Sunday, June 25, 2006

I'm not going to be around much this coming week -- I'll be leaving on Tuesday (early, most likely) for a journey through Alabama and Tennessee. Some time on Saturday, I should return. I'll try to take some pictures.

Speaking of pictures, I put up a few of this year's Fla Folk Festival at Flicker. Nothing special but at least they're better than the snaps I've been taking with disposable cameras the last couple years. I promise to use the 35mm more; in the mean time, I'll probably post some of the older pics there. When I get around to it.

Monday, June 19, 2006

Swingin' by the Suwannee, part 2

I finished this song (more or less), wrote some music, changed some words (including on to by in the title) and did a rough midi of it. I do the midi arrangements more to help me work out the tune and maybe print out a lead sheet than anything else -- they certainly aren't intended for any commercial application, though I have done more polished midis to use as backing tracks in the past.

Anyway, here's a link if anyone cares:

Saturday, June 17, 2006


Swingin’ on the Suwannee
‘neath a Southern moon;
I’ll hold you in the shadows
where magnolias bloom.
Sweet summer scent of jasmine
dances on the air;
The stars sing lullabies,
there’s music everywhere.

Fireflies hang lanterns
to light our Southern ball;
If I took you in my arms,
would you mind at all?
A kiss among the shadows,
a promise of more soon,
swingin’ on the Suwannee
‘neath a Southern moon.

Hear the cricket chorus,
bull frogs boomin’ bass;
I know that song they’re singin’,
a song of my birthplace.
I’ll hold you in the shadows,
swayin’ to their tune,
swingin’ on the Suwannee
‘neath a Southern moon.

Stephen Brooke ©2006

At the moment, a poem (more-or-less). More'n likely to morph into a song lyric eventually, with the probable addition of a 'chorus.' Which may not be strictly necessary but probably would help, especially since this is somewhat patterned after the classic songwriting of the first half of the Twentieth Century.

Friday, June 16, 2006

You Communicate With Your Body

This isn't as bad as it sounds, it just means that you're a "touchy-feely" person.
You need a lot of affection in your life. And for you, this means both giving and receiving little touches.
Warm hearted, you bond with people easily. In fact, you often feel a little sad when you're not in the company of others.
A little moody, you tend to be controlled by your emotions. But a bit hug always comforts you!

some need and some need
to be needed
some will plead
but go unheeded

some need to bleed
for others’ sins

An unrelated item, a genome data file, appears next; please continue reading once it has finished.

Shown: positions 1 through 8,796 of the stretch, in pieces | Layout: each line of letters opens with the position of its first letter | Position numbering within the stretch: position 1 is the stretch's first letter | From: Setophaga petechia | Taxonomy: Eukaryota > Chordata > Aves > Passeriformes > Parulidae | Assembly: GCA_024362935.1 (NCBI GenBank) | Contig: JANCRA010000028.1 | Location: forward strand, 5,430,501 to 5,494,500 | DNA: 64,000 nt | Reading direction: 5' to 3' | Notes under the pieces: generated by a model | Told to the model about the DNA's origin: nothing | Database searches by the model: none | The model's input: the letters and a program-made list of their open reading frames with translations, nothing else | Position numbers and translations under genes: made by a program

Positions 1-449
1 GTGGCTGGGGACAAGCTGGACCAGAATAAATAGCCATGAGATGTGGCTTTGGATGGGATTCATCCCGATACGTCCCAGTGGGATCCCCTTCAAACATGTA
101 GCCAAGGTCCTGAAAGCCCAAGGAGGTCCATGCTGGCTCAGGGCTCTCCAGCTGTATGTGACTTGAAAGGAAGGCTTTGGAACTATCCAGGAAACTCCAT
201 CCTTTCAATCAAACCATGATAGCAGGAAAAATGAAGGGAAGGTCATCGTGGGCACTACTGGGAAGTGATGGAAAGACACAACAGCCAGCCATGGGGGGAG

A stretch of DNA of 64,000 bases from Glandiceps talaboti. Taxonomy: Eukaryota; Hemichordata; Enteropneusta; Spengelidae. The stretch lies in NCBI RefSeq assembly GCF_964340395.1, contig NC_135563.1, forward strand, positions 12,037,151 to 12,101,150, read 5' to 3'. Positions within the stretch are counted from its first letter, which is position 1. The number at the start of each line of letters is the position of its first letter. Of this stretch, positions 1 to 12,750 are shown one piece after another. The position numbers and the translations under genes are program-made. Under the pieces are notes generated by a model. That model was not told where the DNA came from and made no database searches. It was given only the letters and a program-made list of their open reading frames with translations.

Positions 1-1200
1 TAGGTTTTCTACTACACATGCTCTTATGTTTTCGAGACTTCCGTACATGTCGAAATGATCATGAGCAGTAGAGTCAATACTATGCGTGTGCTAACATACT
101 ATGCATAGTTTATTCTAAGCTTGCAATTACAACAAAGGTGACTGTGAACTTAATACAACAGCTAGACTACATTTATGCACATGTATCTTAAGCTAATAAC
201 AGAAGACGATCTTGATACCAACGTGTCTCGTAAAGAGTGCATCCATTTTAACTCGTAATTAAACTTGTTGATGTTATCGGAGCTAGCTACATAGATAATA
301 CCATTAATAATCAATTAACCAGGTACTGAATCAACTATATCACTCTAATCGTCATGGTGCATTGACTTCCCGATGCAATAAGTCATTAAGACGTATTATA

to intercede
make losses wins

so it begins
and ends
we all need
we all need

some need and some need
to be needed
all the fears breed

and as their need
grows in the dark
it plants the seed
leaves the mark

so we embark
follow our arc
we all need
we all need

Stephen Brooke ©2006

Possibly a song lyric or notes toward one...but I'm not really motivated to write music (or, ideally, a killer riff) for it.

Patient I must be,
so patient I will be.
I’ll wear this virtue like
a saint, if saint you seek.

Saint I can be as long
as need be and I
can wait until that day
you can wait no longer.

I must now to my prayers.

Stephen Brooke ©2006

Thursday, June 15, 2006

Composition and Notation Software

I've been taking some notation software for a test drive lately, downloading demos of three varieties of Finale and also Sibelius. I've always used the inexpensive recording and midi program Power Tracks (from PG Music) for working out compositions and arrangements; I like its notation-oriented interface. However, it is not a professional notation program and will only provide a fairly simple two-stave printout.

So the number-one requirement I had was that the programs would import midi files more-or-less intact that I had created in Power Tracks. Second, they should also be easily editable. And third -- and least important to me -- it would be nice if the software was good for composing 'from scratch.'

The first I tried was a rather simplified version of Finale called 'Print Music.' This particular program can be found for under $60 at some vendors. But I'm not sure it would be $60 well spent. If the music were already totally worked out, whether on paper or as midi, I could see transferring it to PM for a nice professional-appearing printout. All the Finale versions were so-so in opening midi files in their original form but this one did not make it particularly easy to edit them.

The next step up from Finale, Allegro, didn't really seem to offer much advantage over the PM version. I wouldn't recommend it at all. If one just wants to print music, go with the cheaper software. Otherwise, definitely go for the full-featured version, Finale 2006. Easier to edit -- though not particularly intuitive -- and with more tools. Honestly though, I don't know if would want to compose in it.